I have always liked the sneaky, devious types of senses of humor. If a joke is thoughtful or playful, it is more pleasing, at least to me. Having said this, I have always thought of a joke I wanted to play on a doctor, if I ever took a psychiatric evaluation:
DOCTOR: "Do you ever hear voices in your head?"
ME: "Yes. All the time...... It's called my
I told this to a colleague at work one time. His response was "How
do you know that isn't the right answer?"
The only thing worse than having a devious sense of humor is being bested by
another person with a similar sense of humor!
However, the point to be made here is that we all have an inner voice that
speaks to us called the conscience. It is a magnificent work of
God. It is our moral compass; that can keep us out of trouble and woe. We find that everyone has a conscience and
holds us accountable to right and wrong (Romans 2:11-15
Our conscience is precious and will guide us to right, provided we don't
damage it 1 Timothy 4:1-2.
Think about it. That inner voice that tells us in the middle of a
conversation "Don't say that..." or "Watch what
you're looking at" ". . . don't eat that it's bad for you. . ."
The conscience is great for keeping us out of all sorts of trouble. Think
about a possible argument that can easily escalate into a physical fight.
Where is the tipping point? (Proverbs 17:14 ) We will usually feel an inner check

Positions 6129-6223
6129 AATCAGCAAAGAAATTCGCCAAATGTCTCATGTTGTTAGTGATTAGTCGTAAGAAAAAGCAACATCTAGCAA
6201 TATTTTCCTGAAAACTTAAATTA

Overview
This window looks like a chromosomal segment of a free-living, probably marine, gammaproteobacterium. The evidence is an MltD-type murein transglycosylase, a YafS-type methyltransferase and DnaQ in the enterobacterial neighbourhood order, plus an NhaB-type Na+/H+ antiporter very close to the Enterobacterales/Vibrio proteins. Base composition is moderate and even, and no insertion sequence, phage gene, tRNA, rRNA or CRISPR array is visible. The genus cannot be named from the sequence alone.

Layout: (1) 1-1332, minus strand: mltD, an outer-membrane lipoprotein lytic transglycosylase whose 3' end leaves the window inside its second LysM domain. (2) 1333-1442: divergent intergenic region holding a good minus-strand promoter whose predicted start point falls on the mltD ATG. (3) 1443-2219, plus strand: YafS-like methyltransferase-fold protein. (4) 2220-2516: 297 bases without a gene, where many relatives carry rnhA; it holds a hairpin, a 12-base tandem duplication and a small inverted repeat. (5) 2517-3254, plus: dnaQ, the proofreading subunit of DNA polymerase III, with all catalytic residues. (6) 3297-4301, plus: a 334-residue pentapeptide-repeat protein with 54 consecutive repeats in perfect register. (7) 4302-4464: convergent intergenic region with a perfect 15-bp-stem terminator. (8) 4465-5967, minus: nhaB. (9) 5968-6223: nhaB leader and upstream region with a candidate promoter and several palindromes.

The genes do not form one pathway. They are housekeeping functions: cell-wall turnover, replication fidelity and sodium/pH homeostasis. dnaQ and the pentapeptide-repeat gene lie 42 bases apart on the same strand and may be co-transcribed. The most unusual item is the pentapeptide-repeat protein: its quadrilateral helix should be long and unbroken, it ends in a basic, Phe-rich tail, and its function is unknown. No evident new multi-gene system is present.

to tell us to walk away, change the tone or shut up before that tipping
point. It is hard to follow when tensions are flared, and once beyond
that point, we may not be able to go back from the results that follow (compare
Proverbs 17: 14 to Proverbs 15:1). But all along, the conscience was
I find it amazing that in the studies of the Martial arts we
find an interesting adage by the Chinese general Sun Tzu: “The supremeart of war is to subdue the enemy without fighting.”
Compare Proverbs 17:14 and 18:19 “ A brother offended is harder to be won than astrong city: and their contentions are like the bars of a castle.” ).
Conflicts will come and go, but is it necessary to escalate an argument to
force? Oh how many times did well
intentioned disputes become more than what they should have been! A question arises: What caused the
fight? Was it the tongue or the brain? Or, more to the point the pride? (James 1:26
Proverbs 13:10) If we look at
James chapter 1 and Romans chapter 2 in context, they both mention the order
and rules of religion and God. If
applied properly, the escalation of hostilities will diminish!
Perhaps this is the best thought for the weekend!